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Susan Ward

Why Canadian Businesses Suck at Innovation

By September 14, 2013

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Canadian business's general failure to be productive and innovative is a long-standing problem - a problem that has produced countless studies over several decades now.

But Micheál Kelly, the Dean of the School of Business and Economics at Wilfrid Laurier University, says that the bulk of these studies bemoaning our lack of innovation, with their recommendations for doing things such as increasing private-sector investments in R&D, providing support for venture capital and investing in science and technology talent, are missing the point;

image of lightbulb and pencil to represent innovation.

if we want more innovation, what we need to do is focus on management skills and knowledge (If only geniuses knew how to run a business, Financial Post).

Seventy-one percent of firms that fail fail because of poor management, he points out, and a number of studies have highlighted that technology startups in Canada suffer from deficient business and management skills particularly compared to U.S. companies.

Further, as "a key objective of a successful innovation policy is the growth of Canada's technology-based firms into global competitors... our relative failure to do this is seen as a key factor in our poor R&D and productivity performance."

So what do we have to do? Emphasize the development of business and entrepreneurial skills in our education system, says Micheál Kelly.

Granted, Mr. Kelly may have a vested interest here, but his argument is compelling. All the technical expertise in the world won't automatically make you a good business person.

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Comments
September 14, 2012 at 2:26 am
(1) Canucklehead says:

This is not a new issue for Canucks and now seems to be ingrained, as well as substantiated in a recent international report that Canada lags in innovation and R&D. It seems some of the best (?) recent innovative suggestions are to resurrect the old Avro jet that never made it, or to resurrect our winning the War of 1812 in commemorative coins that will surely irk the eagle to the south of our exposed derrières…sshhheeessshh! Call it complacency, or ‘nice’ Canucks have resolved to finish last (not in hockey…yet), or we accept our Governments over regulating us (bright minds bent on stopping others), or over taxing profits (vs. incentives) for innovations, etc. There are lots of reasons/excuses that could be posted. I agree there is need to re-energize an entrepreneurial spirit across Canuckland and to ensure that our bright-minded persons are equipped with proper educational and management skills to see and seize opportunities. We also need the means to support and promote innovation to fruition, versus watching it get swooped-up by eagles to the south of us. We also need to ditch the attitude of being bearers of natural resources to foreign companies and become strategic (like China, US) about retaining ownership and selling only the fruits of our labour (dont sell tree that bears fruit). Just as this has grown over decades from general complacency and allowing ineffective governments to implement short-sighted laws and regulations, the solution needs time and effort to create a stimulating environment for the bright minds of Canucks to once again gain control over their bright ideas, resources and futures. Unfortunately, I don’t see any clear minds or team players in key places across our great horizon to lead this charge for our future. In the meantime, go Avro and yeah 1812 eh…sshhheeessshh! Simple musings of a Canucklehead.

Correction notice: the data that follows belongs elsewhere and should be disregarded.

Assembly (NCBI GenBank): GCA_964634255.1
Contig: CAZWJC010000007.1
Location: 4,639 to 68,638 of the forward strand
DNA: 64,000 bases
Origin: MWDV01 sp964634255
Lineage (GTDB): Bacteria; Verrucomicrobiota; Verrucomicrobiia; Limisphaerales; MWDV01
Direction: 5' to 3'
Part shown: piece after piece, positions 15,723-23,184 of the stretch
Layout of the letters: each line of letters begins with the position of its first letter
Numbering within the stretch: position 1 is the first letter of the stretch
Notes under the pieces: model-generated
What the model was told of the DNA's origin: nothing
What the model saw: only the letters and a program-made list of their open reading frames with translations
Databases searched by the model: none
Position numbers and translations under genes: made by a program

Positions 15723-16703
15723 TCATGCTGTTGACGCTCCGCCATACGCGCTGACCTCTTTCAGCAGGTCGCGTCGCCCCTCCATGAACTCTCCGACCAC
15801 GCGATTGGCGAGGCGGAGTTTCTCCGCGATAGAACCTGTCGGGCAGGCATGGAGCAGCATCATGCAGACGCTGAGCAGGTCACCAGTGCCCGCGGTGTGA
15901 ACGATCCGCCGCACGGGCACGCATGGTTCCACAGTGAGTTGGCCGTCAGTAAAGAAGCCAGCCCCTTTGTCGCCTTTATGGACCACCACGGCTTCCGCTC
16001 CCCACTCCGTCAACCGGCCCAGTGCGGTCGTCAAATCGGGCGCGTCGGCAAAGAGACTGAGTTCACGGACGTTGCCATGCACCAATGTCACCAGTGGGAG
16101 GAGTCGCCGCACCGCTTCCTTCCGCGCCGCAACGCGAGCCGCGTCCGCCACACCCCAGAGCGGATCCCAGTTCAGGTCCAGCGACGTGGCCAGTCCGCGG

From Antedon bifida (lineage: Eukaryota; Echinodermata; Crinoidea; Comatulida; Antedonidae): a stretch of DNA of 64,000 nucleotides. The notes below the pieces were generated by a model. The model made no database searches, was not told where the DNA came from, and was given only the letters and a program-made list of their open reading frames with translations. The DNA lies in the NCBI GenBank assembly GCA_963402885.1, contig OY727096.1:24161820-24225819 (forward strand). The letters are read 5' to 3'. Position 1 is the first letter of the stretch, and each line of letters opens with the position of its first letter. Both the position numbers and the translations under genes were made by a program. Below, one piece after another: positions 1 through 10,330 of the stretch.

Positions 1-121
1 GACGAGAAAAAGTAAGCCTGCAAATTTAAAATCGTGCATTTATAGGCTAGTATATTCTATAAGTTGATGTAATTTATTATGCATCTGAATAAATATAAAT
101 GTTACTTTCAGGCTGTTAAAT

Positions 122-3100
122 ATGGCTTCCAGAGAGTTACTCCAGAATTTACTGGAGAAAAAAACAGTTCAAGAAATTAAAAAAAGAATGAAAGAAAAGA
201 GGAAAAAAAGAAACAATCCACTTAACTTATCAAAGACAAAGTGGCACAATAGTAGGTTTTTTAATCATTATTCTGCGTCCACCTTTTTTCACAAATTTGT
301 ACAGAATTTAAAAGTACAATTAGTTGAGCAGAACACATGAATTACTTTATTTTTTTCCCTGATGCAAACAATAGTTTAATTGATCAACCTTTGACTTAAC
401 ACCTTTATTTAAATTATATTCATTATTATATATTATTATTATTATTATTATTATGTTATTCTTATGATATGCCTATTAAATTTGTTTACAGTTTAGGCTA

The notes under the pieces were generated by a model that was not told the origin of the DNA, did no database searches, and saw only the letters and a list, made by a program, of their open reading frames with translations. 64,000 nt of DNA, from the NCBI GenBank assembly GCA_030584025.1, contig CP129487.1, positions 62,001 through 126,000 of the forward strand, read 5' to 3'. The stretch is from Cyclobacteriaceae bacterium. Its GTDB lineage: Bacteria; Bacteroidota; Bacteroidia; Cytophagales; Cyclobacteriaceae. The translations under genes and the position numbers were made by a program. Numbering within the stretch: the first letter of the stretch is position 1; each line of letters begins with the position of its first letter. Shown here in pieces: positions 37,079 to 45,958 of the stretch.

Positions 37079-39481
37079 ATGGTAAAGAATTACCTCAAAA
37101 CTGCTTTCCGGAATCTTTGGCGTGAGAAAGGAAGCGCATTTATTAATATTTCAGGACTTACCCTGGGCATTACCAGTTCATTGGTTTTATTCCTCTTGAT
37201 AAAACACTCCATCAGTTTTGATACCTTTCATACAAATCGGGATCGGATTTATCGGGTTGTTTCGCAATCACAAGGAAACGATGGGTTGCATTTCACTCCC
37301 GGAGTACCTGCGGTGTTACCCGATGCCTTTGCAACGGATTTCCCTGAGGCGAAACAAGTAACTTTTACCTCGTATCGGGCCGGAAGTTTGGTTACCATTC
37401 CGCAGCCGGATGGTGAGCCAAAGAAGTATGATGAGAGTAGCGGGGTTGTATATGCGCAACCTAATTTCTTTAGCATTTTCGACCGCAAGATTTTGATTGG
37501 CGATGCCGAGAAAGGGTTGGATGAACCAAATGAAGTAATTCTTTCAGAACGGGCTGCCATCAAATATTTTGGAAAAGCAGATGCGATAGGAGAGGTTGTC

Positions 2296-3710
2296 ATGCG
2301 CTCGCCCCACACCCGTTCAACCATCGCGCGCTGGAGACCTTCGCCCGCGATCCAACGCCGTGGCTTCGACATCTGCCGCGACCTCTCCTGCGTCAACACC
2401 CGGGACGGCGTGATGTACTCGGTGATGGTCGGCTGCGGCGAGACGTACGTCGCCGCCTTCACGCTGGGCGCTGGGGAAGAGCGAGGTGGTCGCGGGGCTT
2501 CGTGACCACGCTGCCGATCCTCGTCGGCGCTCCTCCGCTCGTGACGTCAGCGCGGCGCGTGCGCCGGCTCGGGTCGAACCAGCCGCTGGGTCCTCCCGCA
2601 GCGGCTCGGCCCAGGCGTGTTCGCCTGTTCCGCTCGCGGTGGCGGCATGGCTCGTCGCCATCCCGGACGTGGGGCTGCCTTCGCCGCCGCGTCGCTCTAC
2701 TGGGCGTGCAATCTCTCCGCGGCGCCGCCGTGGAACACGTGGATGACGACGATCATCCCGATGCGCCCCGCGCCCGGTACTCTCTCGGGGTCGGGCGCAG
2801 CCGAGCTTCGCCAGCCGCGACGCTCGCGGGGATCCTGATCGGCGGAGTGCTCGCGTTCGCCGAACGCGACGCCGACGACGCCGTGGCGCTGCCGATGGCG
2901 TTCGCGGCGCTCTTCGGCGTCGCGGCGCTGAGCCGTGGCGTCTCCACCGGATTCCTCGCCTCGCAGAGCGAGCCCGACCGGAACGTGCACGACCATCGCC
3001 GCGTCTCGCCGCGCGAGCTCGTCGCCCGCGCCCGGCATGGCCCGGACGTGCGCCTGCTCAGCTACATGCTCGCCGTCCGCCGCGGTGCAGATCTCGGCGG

September 14, 2012 at 12:30 pm
(2) I was lucky says:

I find myself lucky since I spent years working for technology companies that had bad management. I saw management (engineers) that would do things like price products based on some stupid equation they made up instead of pricing based on what the market would bear. Building a product, then for no reason building a new cheaper (less profitable) product effectively making their previous product obsolete. One company shipped their products in used grocery produce boxes to save a few bucks. Another company an engineer owner tried to do company accounting and taxes which was a disaster. After 12 years of seeing business decisions done ‘wrong’ resulting in those companies failing, I started my own company and within 7 years I was making profits most companies would die for. So yes I 100% agree it is management that makes a company successful. Universities and colleges would be doing everyone a big favor if they ditched some of the less relevant courses and focused on business operation, marketing, basic accounting. Even if the graduates did not start their own business having a background on what their future employer is trying to achieve would make them better employees.

September 14, 2012 at 1:10 pm
(3) Susan Ward says:

Ah, ‘Canucklehead’ – you say it so well!

September 14, 2012 at 1:16 pm
(4) Susan Ward says:

Thanks for sharing these great examples of poor management, ‘I was lucky’. And “graduates having a background on what their future employer is trying to achieve would make them better employees” is another strong reason for incorporating more business basics into the curriculum.

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